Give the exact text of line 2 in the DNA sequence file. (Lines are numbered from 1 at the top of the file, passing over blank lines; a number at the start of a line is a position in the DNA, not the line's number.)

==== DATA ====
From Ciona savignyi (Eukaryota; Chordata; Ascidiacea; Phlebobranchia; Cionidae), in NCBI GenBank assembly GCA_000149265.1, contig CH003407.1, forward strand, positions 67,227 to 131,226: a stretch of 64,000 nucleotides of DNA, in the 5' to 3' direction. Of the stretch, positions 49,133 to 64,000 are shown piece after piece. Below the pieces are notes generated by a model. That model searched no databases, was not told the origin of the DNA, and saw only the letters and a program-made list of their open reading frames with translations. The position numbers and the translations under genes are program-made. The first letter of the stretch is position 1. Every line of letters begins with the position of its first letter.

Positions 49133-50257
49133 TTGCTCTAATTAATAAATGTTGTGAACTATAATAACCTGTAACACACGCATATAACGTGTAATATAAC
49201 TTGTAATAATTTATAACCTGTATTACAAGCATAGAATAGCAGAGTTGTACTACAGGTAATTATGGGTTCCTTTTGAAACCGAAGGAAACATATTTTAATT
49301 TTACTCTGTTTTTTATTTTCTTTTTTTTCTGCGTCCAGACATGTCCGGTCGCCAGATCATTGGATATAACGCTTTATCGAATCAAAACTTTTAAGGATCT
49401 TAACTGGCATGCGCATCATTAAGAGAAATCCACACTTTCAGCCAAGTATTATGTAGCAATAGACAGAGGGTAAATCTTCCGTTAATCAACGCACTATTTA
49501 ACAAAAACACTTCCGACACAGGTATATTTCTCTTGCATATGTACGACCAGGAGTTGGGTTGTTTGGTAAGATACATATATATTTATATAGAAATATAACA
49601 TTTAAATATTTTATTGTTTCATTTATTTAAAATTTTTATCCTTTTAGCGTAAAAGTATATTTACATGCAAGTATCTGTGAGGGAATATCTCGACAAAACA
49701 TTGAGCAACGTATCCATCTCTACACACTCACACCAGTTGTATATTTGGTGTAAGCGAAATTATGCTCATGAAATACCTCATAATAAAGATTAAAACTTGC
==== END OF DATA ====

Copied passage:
Positions 49133-50257